Actors: Stephen Amell, Katie Cassidy, David Ramsey, Willa Holland, Emily Bett Rickards
Producers: Greg Berlanti, Marc Guggenheim, Andrew Kreisberg
Format: Multiple Formats, Blu-ray, Box set, Color, NTSC, Widescreen
Number of discs: 9
Studio: Warner Home Video
Release Date: September 16, 2014
Digital Copy Expiration Date: September 16, 2017
Run Time: 1056 minutes
Every network now has their own superhero series, though few have managed the edgier qualities that “Arrow” became known for after the first season. Even “
Gotham” feels like it could have used a little bit of
this same verve. While the second season falters in the middle a bit,
stretching out material until the resolution by the end of the season, it still
manages to deliver many of the elements that made the first season a success.
New characters are introduced, while others simply reappear with new
alter-egos. The strength in the show lies in the decision to have a narrative
through-line for each season, and this one develops the villain of Deathstroke.
First and foremost, Arrow is yet another CW series. This means a familiar polished set of colorful visuals, a cast of actors who either look too young or too old for the role they are playing, and a number of predictably melodramatic love triangle situations. Production design and casting choices aside, “Arrow” actually stands above many other CW series of recent history. They seem to make shows directed exclusively at teenagers, younger the better, but “Arrow” has a few things going for it that make up for the show’s sillier aspects.
I have never read any Green Arrow comics, although I find it interesting that Green is such a popular color to attach to any superhero type character. Whether or not this series stays close to the comics is a mystery to me, but the narrative in this series is something of a blend between Robin Hood and Hamlet. As unoriginal as some of these story elements are, including a crime fighting costume that looks like a bad-ass Robin Hood with a mask, at least they have ground the story in solid narratives. On top of this solid foundation, the series makes bold choice to keep the origin story something of a mystery, told only through flashback sequences. This helps keep the series interesting, especially when the stale teen melodrama begins to take over.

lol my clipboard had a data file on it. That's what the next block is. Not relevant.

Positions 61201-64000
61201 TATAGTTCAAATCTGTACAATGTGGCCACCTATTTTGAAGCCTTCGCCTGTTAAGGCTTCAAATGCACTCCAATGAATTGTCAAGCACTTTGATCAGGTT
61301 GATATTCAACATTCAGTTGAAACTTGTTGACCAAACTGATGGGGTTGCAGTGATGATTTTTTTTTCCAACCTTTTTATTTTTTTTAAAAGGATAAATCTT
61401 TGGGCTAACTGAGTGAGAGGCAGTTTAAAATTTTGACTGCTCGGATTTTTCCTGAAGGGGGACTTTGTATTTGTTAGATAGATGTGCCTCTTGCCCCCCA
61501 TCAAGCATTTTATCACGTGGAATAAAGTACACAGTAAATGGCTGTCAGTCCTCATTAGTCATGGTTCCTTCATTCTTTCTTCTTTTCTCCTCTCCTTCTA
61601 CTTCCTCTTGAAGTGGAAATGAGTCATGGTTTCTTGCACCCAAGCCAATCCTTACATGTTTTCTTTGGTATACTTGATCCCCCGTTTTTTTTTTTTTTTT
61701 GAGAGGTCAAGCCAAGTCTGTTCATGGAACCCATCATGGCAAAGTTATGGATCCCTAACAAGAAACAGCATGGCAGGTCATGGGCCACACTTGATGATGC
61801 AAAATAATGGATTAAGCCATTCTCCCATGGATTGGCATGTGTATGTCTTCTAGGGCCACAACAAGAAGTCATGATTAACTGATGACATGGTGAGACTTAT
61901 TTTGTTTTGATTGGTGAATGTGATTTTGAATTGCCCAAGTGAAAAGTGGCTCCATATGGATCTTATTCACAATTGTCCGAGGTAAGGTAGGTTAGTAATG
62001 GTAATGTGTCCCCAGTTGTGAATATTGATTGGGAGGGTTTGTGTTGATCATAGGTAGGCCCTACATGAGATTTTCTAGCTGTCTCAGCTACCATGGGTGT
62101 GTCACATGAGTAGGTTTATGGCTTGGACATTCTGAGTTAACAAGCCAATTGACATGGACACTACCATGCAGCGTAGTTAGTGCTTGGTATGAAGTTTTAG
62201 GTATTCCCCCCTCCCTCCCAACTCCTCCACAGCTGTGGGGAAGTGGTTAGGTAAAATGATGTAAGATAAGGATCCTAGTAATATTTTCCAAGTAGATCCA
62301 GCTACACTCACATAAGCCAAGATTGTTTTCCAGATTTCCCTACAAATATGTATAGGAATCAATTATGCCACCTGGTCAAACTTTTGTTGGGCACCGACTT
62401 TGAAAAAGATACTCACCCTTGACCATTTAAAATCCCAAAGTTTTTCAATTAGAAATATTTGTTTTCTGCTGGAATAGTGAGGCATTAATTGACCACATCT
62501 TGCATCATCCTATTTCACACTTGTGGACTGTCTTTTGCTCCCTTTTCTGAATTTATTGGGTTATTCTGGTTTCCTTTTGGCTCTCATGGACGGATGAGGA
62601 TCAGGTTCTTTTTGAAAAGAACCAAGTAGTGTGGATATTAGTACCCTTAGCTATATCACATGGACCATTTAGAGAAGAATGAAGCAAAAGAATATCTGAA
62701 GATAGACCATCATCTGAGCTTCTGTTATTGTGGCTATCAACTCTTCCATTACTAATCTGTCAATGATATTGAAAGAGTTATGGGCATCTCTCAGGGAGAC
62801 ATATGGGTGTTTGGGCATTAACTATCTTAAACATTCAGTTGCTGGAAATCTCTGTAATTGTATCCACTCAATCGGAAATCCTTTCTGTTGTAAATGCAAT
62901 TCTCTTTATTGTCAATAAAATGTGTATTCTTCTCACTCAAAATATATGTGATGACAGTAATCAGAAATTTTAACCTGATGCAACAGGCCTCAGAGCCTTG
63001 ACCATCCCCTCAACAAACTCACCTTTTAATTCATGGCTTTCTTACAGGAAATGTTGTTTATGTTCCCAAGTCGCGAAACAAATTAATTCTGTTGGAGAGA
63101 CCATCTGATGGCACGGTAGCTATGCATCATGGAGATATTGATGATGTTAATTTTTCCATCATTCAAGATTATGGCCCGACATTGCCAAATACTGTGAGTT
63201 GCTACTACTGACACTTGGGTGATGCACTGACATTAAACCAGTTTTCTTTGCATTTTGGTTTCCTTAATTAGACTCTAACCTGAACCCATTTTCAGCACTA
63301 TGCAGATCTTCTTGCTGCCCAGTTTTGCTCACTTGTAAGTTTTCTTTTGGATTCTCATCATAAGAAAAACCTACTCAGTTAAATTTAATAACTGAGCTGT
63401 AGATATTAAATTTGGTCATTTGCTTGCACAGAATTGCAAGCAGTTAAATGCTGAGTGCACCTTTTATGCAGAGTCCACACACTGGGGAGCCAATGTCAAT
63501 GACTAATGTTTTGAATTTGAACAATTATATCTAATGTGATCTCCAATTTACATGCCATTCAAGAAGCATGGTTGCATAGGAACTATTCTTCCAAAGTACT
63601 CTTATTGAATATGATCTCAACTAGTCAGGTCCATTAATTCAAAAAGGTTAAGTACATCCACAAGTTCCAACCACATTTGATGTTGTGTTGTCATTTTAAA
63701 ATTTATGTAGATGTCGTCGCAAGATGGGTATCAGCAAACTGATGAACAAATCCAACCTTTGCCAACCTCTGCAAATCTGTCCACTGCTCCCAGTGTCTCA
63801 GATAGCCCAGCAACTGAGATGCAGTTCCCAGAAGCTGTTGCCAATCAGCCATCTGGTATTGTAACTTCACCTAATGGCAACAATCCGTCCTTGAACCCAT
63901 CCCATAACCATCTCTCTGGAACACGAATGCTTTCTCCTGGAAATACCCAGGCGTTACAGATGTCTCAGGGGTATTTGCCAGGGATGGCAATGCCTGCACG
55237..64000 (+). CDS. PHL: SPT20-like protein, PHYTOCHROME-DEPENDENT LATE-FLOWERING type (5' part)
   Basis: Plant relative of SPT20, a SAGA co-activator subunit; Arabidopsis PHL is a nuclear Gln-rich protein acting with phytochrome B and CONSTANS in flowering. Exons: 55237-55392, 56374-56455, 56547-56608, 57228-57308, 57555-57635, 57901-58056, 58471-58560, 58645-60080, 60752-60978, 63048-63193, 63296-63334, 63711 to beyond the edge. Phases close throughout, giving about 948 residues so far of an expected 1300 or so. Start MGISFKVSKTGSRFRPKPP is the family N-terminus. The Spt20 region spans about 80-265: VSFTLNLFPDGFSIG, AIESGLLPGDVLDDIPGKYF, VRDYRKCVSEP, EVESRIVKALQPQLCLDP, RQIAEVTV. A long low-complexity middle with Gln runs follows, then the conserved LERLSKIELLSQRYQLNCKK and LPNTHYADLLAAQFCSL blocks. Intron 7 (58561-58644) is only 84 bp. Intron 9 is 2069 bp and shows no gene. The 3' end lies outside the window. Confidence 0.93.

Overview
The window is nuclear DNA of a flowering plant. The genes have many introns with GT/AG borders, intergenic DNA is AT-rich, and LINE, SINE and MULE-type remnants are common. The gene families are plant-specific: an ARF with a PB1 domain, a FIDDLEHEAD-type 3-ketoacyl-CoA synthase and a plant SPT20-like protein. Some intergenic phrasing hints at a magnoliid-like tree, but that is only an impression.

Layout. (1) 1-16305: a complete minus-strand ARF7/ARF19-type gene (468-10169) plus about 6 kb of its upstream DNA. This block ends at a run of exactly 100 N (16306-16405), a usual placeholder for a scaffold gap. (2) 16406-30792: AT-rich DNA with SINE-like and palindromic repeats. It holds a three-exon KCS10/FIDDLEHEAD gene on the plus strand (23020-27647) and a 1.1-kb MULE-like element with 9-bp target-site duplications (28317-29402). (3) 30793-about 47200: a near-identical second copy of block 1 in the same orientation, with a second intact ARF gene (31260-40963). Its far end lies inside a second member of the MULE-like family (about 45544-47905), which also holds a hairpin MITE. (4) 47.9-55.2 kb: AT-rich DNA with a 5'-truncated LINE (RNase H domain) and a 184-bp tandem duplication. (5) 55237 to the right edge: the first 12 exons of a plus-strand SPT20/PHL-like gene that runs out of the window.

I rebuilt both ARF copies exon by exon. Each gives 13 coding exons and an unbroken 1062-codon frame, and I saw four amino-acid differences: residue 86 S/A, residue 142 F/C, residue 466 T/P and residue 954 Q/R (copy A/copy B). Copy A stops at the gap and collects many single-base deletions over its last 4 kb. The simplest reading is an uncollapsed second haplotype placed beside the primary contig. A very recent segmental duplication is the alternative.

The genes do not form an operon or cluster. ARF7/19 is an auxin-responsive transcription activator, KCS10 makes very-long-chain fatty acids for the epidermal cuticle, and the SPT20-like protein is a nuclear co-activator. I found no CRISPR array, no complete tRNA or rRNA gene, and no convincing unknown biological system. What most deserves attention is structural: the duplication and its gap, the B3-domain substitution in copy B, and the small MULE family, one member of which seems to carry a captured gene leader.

There is also a great deal of action, and it is all done somewhat realistically. Though the logic of some of the arrows is about as believable as the gadgets James Bond was using not too long ago, there are no superhuman elements within the storyline. The action is a mixture of MMA fighting and parkour, all rather impressively choreographed. This helps to overlook the fact that nearly every set seems to be backlit by green gels. Or that an enormously large percentage of the cast members have green eyes, despite it being the rarest color. If you can ignore this sledgehammer attempts at subtle imagery, there are some sincerely compelling action storylines to make this one of the more solid superhero series.
In a new trend from Warner Brothers Home Entertainment, the Blu-ray release of “Arrow” comes with a DVD and Ultraviolet copy as well. The only problem with this generous addition is the amount of space the additional discs take up. Suddenly this single season is a massive box set, albeit an impressive one. As impressive are the special features on the discs themselves, including many making-of featurettes, mostly dealing with the stunts and visual effects of the show. There is also a recap from the first season, a gag reel, and a handful of unaired scenes.
Entertainment Value: 7/10
Quality of Filmmaking: 7/10
Historical Significance: 7.5/10